BRISTOL - Bristol Hospital has agreed to sell two downtown buildings to a New York-based development company that will provide temporary housing and job placement services to veterans.
“It’s exciting to do something more for veterans,” Bristol Hospital President and CEO Kurt Barwis said, adding that hospital officials have talked extensively about what more could be done for veterans in the area.
Barwis said hospital officials are “still on the fence” about whether they want to invest and partner with Lockwood Development Partners, LLC., which has agreed to buy the Funck Building, at 238 Main St., and the Eagle Building, at 222 Main St., for just over $1 million.
“They’ve offered it,” Barwis said.
Regardless of whether they decide to partner up, the hospital president added, Bristol Hospital has “offered to provide healthcare services if they’re needed.”
Lockwood Development Partners, which has offices in New York City, Chicago and Miami, has done similar projects in other parts of the country. Charles Everhardt, an executive at the development company, said Lockwood works with communities to identify specific needs of its veteran population. Education and job placement appears to be Bristol’s biggest need, he said.
The facilities in Bristol will provide dormitory-style housing and programs aimed at helping veterans transition from service in the military to entering the workforce, Everhardt said. The specific programs and services are still being worked out, but the Lockwood executive said the company typically tries to help veterans who underwent “on the job training” in the military become certified or licensed in their area of expertise.
For example, a veteran who provided medical care to soldiers while serving may not be recognized as someone qualified to do the same thing in the workforce. Lockwood works with the Department of Defense and the Department of Veterans Affairs to get them certified to be able to use the skills they learned in the military in the workforce.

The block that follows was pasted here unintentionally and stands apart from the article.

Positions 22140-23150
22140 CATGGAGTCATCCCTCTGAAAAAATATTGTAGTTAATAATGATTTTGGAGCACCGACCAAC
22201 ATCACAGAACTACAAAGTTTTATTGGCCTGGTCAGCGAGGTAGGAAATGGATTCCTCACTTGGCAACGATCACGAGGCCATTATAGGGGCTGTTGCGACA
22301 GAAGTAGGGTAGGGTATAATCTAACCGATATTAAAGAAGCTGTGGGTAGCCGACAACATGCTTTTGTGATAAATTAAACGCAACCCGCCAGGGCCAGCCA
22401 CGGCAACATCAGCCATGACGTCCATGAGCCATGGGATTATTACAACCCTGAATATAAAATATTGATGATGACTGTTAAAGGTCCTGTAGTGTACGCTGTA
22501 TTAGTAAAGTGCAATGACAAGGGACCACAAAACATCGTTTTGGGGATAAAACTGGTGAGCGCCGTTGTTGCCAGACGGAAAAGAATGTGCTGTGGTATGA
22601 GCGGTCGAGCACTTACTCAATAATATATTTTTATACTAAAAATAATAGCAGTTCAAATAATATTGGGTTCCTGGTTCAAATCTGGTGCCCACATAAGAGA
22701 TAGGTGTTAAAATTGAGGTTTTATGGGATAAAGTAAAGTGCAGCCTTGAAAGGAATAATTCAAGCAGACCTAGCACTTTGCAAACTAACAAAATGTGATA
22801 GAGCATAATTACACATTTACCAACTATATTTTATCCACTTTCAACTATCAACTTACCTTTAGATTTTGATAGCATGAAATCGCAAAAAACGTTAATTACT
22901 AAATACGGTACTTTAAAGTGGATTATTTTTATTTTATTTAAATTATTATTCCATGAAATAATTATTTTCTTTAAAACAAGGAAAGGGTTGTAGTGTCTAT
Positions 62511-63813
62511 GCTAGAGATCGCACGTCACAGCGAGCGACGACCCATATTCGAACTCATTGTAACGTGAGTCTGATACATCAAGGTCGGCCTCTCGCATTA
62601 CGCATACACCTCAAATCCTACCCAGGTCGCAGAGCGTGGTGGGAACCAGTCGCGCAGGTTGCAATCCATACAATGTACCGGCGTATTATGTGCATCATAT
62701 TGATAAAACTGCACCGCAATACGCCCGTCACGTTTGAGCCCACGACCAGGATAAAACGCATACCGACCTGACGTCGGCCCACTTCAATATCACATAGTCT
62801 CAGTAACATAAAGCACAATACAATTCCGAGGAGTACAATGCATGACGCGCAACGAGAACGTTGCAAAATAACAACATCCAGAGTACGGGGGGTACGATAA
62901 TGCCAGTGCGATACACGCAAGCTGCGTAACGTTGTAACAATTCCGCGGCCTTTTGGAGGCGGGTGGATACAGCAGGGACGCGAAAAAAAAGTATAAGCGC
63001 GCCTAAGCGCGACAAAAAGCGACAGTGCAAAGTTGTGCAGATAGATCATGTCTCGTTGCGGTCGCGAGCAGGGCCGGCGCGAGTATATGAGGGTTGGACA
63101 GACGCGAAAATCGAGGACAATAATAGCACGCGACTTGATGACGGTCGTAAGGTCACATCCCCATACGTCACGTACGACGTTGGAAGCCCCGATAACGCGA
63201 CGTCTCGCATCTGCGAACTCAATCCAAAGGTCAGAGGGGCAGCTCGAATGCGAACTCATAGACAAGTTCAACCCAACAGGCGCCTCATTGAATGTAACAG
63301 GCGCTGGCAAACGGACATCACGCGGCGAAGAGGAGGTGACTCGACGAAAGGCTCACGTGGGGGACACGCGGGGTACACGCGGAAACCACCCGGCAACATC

“Everyone values what veterans bring to the workforce,” said Justin Malley, executive director of the Bristol Development Authority. “What a great asset to this community.”
“They’ve said they want to help,” Everhardt said of Malley and other city officials.
“It really is going to be a partnership,” Malley added.
Some of the funding for the project will come from tax credits designated for buildings that are part of the National Register of Historic Places, Everhardt said. Malley added that the city’s Tax Increment Financing program may also apply to the project.
Lockwood is hoping to begin renovations of the Funck Building, which will provide temporary housing, around June 2020. The Eagle Building will be operational and providing services before then, Everhardt said. He added that it’s still too early to tell how many units will fit into the housing facility. There’s roughly 50,000 square feet between the two buildings, according to Malley.
Mayor Ellen Zoppo-Sassu noted that Bristol is the perfect place for something like this, as it has the second largest veteran population in the state. She also said it’s another example of an “underutilized downtown building coming back online.”
Beyond just helping veterans, Everhardt said, the program will bring anywhere from 50 to a couple hundred jobs to Bristol from the operational needs of the facilities.
Hospital and city officials said Everhardt, since this project was first discussed, has been very transparent about Lockwood’s intentions. He has also paid a number of visits to the area to ask questions and work with city officials about the specific needs of veterans.
Bristol Hospital has already started relocating services that were provided in both the Funck and Eagle buildings.